Tuesday, 3 September 2013

The staging of cancer and the staging of first to fourth waves of feminism

Stage 0: carcinoma in situ.

Stage I: cancers are localized to one part of the body. Stage I cancer can be surgically removed if small enough.

Stage II: cancers are locally advanced. Stage II cancer can be treated by chemo, radiation, or surgery.

Stage III: cancers are also locally advanced. Whether a cancer is designated as Stage II or Stage III can depend on the specific type of cancer; for example, in Hodgkin's Disease, Stage II indicates affected lymph nodes on only one side of the diaphragm, whereas Stage III indicates affected lymph nodes above and below the diaphragm. The specific criteria for Stages II and III therefore differ according to diagnosis. Stage III can be treated by chemo, radiation, or surgery.

Stage IV: cancers have often metastasized, or spread to other organs or throughout the body. Stage IV cancer can be treated by chemo, radiation, surgery.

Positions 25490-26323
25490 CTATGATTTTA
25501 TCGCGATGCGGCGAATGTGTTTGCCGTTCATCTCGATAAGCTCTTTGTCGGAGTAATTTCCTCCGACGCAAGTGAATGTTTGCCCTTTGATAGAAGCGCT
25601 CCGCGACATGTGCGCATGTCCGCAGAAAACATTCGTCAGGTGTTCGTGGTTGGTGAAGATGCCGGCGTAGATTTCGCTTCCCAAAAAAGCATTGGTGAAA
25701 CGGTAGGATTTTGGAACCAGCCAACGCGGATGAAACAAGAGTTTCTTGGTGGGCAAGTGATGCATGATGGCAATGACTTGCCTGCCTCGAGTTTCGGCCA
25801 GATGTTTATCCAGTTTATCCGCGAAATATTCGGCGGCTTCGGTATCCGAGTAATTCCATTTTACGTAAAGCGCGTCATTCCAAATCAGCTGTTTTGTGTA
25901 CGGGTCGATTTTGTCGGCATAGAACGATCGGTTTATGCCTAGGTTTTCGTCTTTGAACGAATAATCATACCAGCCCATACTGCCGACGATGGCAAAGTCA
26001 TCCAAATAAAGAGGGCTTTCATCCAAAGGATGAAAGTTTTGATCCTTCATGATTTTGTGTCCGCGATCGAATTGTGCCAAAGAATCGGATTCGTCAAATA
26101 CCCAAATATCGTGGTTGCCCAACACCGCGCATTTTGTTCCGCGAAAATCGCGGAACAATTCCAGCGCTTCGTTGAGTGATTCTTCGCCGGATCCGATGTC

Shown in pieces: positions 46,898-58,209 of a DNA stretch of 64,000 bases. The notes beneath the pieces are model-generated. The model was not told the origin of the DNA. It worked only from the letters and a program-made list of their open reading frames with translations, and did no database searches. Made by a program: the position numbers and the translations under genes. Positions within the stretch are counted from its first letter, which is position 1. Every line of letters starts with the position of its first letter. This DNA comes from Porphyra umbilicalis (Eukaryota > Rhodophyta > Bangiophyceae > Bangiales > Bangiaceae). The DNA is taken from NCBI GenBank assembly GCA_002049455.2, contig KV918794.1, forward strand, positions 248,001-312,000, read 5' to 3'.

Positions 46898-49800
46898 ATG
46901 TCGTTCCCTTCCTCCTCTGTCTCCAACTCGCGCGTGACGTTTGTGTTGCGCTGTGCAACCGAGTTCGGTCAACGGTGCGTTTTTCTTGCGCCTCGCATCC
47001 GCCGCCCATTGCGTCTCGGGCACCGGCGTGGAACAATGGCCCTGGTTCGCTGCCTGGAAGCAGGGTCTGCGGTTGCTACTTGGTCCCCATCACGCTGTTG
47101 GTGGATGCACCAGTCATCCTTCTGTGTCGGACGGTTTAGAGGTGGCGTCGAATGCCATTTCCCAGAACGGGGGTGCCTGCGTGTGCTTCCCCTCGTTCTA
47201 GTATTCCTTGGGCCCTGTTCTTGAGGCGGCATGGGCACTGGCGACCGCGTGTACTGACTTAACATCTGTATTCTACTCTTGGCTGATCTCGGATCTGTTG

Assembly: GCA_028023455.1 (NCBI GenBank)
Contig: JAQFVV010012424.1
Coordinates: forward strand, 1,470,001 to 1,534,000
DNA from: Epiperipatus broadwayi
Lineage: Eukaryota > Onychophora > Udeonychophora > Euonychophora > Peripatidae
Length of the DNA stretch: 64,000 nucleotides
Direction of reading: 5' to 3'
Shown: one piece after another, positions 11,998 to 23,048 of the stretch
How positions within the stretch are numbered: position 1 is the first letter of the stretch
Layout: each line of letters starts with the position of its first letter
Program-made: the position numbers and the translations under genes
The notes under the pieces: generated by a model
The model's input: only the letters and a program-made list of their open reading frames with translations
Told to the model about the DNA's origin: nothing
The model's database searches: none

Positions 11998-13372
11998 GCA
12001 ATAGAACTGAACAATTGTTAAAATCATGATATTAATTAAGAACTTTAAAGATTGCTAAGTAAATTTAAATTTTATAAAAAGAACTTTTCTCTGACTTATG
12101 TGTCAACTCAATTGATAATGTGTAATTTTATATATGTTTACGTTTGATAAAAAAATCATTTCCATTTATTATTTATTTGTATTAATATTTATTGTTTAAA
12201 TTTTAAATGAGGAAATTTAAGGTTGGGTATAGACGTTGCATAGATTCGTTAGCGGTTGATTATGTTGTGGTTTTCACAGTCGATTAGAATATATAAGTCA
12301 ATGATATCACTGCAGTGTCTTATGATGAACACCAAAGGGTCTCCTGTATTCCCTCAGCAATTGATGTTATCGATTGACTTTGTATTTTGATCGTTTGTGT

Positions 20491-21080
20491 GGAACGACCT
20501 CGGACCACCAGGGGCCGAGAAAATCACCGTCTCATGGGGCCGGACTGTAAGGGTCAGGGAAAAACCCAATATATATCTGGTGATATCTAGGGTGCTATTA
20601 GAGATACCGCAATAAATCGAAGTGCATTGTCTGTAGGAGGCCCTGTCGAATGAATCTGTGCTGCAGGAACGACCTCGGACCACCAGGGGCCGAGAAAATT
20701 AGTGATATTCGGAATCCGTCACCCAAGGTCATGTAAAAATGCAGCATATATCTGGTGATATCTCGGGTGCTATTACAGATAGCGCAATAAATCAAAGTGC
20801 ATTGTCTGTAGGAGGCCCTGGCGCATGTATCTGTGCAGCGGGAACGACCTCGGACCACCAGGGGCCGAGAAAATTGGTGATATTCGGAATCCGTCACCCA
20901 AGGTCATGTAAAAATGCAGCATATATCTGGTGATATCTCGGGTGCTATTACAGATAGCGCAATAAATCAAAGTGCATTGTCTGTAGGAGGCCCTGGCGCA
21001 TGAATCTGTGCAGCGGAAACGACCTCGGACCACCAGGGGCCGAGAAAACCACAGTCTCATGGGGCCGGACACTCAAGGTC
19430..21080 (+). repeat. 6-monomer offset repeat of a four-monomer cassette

First-wave feminism refers to a period of feminist activity during the 19th and early twentieth century throughout the world, particularly in the United Kingdom, Canada, the Netherlands and the United States. It focused on de jure (officially mandated) inequalities, primarily on gaining women's suffrage (the right to vote).

Whereas first-wave feminism focused mainly on suffrage and overturning legal obstacles to legal gender equality (i.e., voting rights, property rights), second-wave feminism broadened the debate to a wide range of issues: sexuality, family, the workplace, reproductive rights, de facto inequalities, and official legal inequalities.

Third-wave theory usually incorporates elements of queer theory; anti-racism and women-of-color consciousness; womanism; girl power; post-colonial theory; postmodernism; transnationalism; cyberfeminism; ecofeminism; individualist feminism; new feminist theory, transgender politics, and a rejection of the gender binary. Also considered part of the third wave is sex-positivity, a celebration of sexuality as a positive aspect of life, with broader definitions of what sex means and what oppression and empowerment may imply in the context of sex.
Sheryl Sandberg's Lean In and the Rise of Fourth Wave Feminism

"The same applies to diseases in nations. So long as these diseases are not of a catastrophic character, the population will slowly accustom itself to them and later succumb."   Mein Kampf

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